A MIDSUMMER NIGHT'S DREAM, opera a cappella now available at Albany Records

Tuesday, January 19, 2016

How much of SPEED DATING TONIGHT can I do without a grand rights license?

Thanks for clicking on this post. Here's your answer until I decide otherwise: FIFTEEN MINUTES. SPEED DATING TONIGHT! is protected by grand rights licensing. That means you can't do it with staging unless you've contacted me and I say you can. Even if you have the pdf of the whole thing. So what I'm saying here is if you want to do up to fifteen minutes of the show, go ahead without contacting me.

The good news is that you can download a perusal copy and it will cost you nothing. Why? I'm the composer and librettist and publisher so I get to decide if that is ok or not. And I believe that for a composer, "the big problem isn't piracy, its obscurity."  (Tim O'Reilly via Cory Doctorow) I want you to do an excerpt and have that make you want to do the whole thing, so you can get the satisfying arc and closure that you'd get from a full production and then I get a fee. Plenty of folks are deciding to do the whole show and I want you to join them.

So go ahead and do your fifteen minutes of favorite pieces of SDT!. There is a small catch--the perusal score doesn't have every version of every song in it, so if you want that fifteen minute excerpt in a certain key range, unless you are lucky, you're going to have to contact me and let me sell you the versions you need. I will charge you for those, cause of the time involved.

Here's a further explanation of grand rights licensing. It's what a traditional publisher like Boosey and Hawkes might do, or a licensing organization like MTI or Tams-Witmark. But in this digital age, it's gotten simple enough for business minded creators to do it themselves. I love the fact that SPEED DATING TONIGHT! has filled a niche implicit in opera production--shows that fit available personnel. It's kind of how the composers in the 18th century wrote works that showed off the particular singers available at an opera house. But it would have been a pain to do on any scale before computer music notation and things like pdfs made information so easy to share.

Thursday, December 31, 2015

Everybody can (and should) write music and words

Although I love collaborating with professional writers, I also like to work with untrained folks. In Memphis I the opportunity to write songs with students, teachers, and even a group of adult offenders. This is an example from 2003, written with a group of elementary students from Orange Center Elementary

I miss my family
I miss my mother
I miss my home in Mississippi
I love my brothers
I love my sisters
I lost my home in Mississippi

Grandma's got her teeth in a jar
Uncle's looking up at the stars
Grandma's in the garden picking roses
My sister's folding up the clothes
Baby brother's saving souls
Everybody's having family dinner.

Here's an link to audio. You can feel the nostalgia, and the uprooted hurt in this.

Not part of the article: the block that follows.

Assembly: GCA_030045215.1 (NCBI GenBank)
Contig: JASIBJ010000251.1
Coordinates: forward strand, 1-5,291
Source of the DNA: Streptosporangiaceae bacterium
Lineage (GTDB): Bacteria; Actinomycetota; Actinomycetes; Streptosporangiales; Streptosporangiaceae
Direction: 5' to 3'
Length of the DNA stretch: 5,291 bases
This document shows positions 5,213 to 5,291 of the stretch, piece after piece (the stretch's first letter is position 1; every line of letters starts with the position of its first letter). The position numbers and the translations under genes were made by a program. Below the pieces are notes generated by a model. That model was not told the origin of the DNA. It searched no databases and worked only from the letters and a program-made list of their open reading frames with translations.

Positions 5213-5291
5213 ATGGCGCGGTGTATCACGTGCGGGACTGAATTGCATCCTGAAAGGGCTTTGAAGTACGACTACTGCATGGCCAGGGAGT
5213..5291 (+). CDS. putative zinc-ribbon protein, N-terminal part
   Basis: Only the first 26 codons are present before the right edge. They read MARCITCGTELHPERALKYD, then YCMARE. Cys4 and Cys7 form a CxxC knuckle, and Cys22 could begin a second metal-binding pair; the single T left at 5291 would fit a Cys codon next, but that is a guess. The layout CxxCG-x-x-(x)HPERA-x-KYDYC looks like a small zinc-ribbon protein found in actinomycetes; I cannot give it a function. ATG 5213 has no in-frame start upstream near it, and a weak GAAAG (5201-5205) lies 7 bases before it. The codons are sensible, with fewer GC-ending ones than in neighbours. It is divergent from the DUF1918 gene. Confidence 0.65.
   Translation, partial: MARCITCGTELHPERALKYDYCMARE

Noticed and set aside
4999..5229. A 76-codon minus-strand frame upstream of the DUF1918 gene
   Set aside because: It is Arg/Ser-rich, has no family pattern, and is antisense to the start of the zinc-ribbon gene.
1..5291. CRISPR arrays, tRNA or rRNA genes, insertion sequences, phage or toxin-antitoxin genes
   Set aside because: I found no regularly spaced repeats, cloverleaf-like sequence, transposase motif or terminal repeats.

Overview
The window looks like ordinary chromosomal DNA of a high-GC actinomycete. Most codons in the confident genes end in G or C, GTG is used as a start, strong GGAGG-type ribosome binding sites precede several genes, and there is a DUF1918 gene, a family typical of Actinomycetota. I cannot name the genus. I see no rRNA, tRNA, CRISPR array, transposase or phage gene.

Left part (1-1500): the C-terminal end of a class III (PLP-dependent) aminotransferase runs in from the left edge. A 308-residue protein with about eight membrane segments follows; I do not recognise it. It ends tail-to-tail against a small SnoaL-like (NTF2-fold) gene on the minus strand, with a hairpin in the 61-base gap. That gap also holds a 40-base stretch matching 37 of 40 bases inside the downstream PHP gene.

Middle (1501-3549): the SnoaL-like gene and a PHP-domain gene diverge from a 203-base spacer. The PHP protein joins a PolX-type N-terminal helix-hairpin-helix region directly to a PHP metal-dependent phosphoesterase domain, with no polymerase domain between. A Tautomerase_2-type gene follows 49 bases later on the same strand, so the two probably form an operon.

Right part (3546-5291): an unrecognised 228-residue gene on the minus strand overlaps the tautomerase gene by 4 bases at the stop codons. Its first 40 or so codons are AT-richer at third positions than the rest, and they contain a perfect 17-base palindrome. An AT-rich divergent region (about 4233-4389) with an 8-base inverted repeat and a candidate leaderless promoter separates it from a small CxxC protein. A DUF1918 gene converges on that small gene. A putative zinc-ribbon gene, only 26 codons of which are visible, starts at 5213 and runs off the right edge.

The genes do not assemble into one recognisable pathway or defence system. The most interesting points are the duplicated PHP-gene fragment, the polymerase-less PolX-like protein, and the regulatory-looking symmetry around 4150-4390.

Untrained writers take you to unexpected places. They say what they feel, and don't default to rhyme. The challenge is they don't always understand the need for tight forms, especially in songs. I need to keep a wild, untrained spot in my own writing, lest it become too predictable. 

For the writers, it's exciting and empowering. I remember the teachers I worked with at the Memphis Arts Council's summer institute. Whenever we saw each other we'd be able to sing the things we collaborated on. It was a special bond. 

I've been in Iowa a good while now and I'm starting to reach out to a group of non-professional creators to see what can be accomplished. 

Saturday, December 12, 2015

And Beyond

I have been trying to learn how to play the guitar in public. It will add some nice variety to a program of originals, mostly done from the piano. Still can't play bar chords without looking at my right hand. This was from a recent evening at a wonderful little place called Byron's in a very little town called Pomeroy, Iowa.

Sunday, November 15, 2015


Had a lovely couple of days watching rehearsals of both of these shows and interacting with the student singers and composers at Opera McGill. Although they don't belong together, the two operas should still make for a fun evening. Seeing BUOSO (1996) is like seeing a grown up child. It's completely familiar, it's part of you, but it's also at least a little bit distant. 

The collaborative nature of SPEED DATING TONIGHT! with the selections and assignments varying from production to production makes it seem almost like a new show every time. In this version, for example, the pathological liar is played by a female, and a couple of the shows most standard songs "I've always liked this bar," and "Do you like cats?" were both cut. 

Thanks to bearded old friend and colleague Patrick Hansen for programming the two works. Patrick actually directed the premiere at the Pittsburgh Opera Center at Duquesne. And thanks to Jonathan Patterson and Stephen Hargreaves for their parts in the directing and music directing.